One year ago today, Trayvon Martin — an unarmed 17-year-old boy on his way home from 7-11 — was shot and killed by George Zimmerman. The murder trial is scheduled to begin this June. A separate hearing may be held in April to determine whether Florida’s controversial “Stand Your Ground” law gives Zimmerman immunity.
While nothing can make up for the events of February 26, 2012, many people have responded to the tragedy with compassion, courage and strength. Here are some of the most inspiring things that have happened over the last year.
1. 192 colleagues of Trayvon Martin’s mother donated 1,362 hours of their vacation time so she could grieve.
“Sybrina Fulton, who has worked at the Miami-Dade County housing authority for 23 years, collected $40,825 worth of donated vacation time, county records show… the Miami-Dade County Commission passed a resolution sponsored by Bruno Barreiro, Barbara Jordan and Jose “Pepe” Diaz to allow county employees to donate vacation time to Fulton…Records show 192 county employees gave Fulton some of their hours” [Miami Herald, 5/12/2012]
2. Sanford, Florida has a new police chief who has pledged to finally address “long-standing racial tensions between the police department and the African-American community.”
The police chief who decided not to charge George Zimmerman was fired. [ABC7, 2/18/2013]
3. Dozens of major companies ended their support for ALEC, the right-wing group who championed “Stand Your Ground” laws.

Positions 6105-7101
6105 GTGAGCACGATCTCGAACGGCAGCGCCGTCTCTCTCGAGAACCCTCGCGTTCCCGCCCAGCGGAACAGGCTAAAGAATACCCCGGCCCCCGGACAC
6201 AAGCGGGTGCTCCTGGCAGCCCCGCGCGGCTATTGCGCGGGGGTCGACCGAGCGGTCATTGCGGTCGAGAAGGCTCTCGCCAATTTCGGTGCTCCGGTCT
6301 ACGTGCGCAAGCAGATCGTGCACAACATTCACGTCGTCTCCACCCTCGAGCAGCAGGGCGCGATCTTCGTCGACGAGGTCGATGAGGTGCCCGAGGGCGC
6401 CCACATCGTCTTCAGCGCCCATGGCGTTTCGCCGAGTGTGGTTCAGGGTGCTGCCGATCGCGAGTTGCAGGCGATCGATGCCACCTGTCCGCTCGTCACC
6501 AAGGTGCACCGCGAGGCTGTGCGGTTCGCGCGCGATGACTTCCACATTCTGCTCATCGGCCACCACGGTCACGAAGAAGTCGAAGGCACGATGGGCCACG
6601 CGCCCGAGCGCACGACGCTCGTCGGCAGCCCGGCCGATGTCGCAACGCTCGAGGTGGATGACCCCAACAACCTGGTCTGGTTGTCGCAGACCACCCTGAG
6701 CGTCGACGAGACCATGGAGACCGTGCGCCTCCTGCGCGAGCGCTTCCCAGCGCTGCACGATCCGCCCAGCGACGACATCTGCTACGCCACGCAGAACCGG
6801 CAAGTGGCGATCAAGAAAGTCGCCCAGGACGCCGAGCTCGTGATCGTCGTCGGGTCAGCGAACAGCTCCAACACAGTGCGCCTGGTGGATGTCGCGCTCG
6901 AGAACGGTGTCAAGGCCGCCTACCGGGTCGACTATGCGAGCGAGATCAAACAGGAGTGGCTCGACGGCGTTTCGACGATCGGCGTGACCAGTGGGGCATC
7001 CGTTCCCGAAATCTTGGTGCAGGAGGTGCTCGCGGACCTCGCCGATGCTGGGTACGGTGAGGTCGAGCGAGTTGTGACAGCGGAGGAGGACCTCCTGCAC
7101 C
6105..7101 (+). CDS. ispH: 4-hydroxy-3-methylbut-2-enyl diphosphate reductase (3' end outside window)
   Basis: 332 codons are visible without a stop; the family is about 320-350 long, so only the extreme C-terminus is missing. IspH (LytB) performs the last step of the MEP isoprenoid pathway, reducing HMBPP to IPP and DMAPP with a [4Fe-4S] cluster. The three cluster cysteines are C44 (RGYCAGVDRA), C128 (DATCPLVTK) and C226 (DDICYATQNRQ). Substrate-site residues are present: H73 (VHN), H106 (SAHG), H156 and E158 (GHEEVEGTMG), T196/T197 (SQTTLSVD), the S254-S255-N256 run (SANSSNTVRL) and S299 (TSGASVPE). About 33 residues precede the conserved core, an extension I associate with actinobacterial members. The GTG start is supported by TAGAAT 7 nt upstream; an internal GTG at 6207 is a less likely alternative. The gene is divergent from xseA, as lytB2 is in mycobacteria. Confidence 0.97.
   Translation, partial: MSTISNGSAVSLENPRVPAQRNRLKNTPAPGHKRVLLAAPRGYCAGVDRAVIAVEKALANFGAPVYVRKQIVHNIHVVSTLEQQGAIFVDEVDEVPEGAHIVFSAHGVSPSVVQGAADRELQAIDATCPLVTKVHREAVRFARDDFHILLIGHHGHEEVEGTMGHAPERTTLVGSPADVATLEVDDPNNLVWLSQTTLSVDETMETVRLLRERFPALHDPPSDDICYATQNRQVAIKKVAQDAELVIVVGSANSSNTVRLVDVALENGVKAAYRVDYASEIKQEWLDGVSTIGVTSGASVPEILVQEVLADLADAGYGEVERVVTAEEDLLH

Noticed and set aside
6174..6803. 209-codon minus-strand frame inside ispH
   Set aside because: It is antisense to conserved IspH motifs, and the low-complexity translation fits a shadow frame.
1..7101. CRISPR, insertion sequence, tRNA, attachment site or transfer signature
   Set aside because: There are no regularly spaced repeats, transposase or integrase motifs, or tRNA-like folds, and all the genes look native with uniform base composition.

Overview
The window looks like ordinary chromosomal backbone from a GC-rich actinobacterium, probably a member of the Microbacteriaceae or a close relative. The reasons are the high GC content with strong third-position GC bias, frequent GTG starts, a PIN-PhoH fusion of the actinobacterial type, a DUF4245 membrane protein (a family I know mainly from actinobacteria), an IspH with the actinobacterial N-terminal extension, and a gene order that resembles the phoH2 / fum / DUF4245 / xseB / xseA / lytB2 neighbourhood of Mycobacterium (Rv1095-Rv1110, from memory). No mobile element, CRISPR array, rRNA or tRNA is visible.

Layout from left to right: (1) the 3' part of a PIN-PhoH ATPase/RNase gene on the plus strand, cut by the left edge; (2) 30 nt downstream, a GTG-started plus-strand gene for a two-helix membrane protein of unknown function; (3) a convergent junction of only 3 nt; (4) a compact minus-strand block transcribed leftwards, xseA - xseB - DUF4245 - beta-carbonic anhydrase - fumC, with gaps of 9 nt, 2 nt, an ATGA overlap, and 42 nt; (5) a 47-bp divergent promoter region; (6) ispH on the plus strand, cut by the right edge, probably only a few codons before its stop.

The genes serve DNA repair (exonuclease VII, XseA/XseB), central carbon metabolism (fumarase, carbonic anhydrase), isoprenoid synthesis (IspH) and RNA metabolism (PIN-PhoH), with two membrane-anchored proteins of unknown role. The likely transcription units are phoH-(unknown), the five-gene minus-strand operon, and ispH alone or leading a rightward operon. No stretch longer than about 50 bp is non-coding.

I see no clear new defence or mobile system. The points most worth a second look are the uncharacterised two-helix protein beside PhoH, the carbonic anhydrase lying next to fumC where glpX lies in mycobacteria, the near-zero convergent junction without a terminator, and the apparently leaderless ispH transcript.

The companies that ended their support for the American Legislative Exchange Council include “Coca-Cola, Pepsi, Kraft, McDonalds, Wendy’s, Blue Cross Blue Shield, Procter & Gamble, Amazon.com, Wal-Mart, Johnson & Johnson, Dell Computers, Best Buy, General Motors and Walgreens.” ALEC was also forced to end it’s “Public Safety and Election Task Force,” which advocated for “Stand Your Ground” laws around the country. At least 39 lawmakers have also ended their association with ALEC.[ThinkProgress, 4/17/2012; ThinkProgress, 8/7/2012; ThinkProgress, 5/18/2012]
4. Thousands of people peacefully gathered in Sanford, Florida to demand justice for Trayvon Martin.
5. A United States Congressman went on the floor of the House of Representatives in a hoodie to show solidarity with Trayvon.
Illionis Rep. Bobby Rush said, “Racial profiling has to stop Mr. Speaker. Just because someone wears a hoodie does not make them a hoodlum.” After delivering a rousing speech, he was escorted from the floor for violating decorum. [NBC News, 3/28/2012]
6. Legislation to repeal “Stand Your Ground” laws was introduced in four states.
The law was cited by the police as the reason Zimmerman was not arrested for weeks after Martin was killed. [Yahoo, 1/26/2013]
7. Students at Howard University produced this video to highlight the racial profiling of young black men.
“All young black men are not suspicious. We don’t deserve to be harassed, murdered, prosecuted or denied the protections of the justice system all because America believes that we are suspicious… Some of us have already and will eventually change the world. All are not suspicious.”
8. President Obama spoke out about Trayvon Martin in the Rose Garden.
“My main message is to the parents: If I had a son he’d look like Trayvon. I think they are right to expect that all of us as Americans are going to take this with the seriousness it deserves.” [3/23/2012]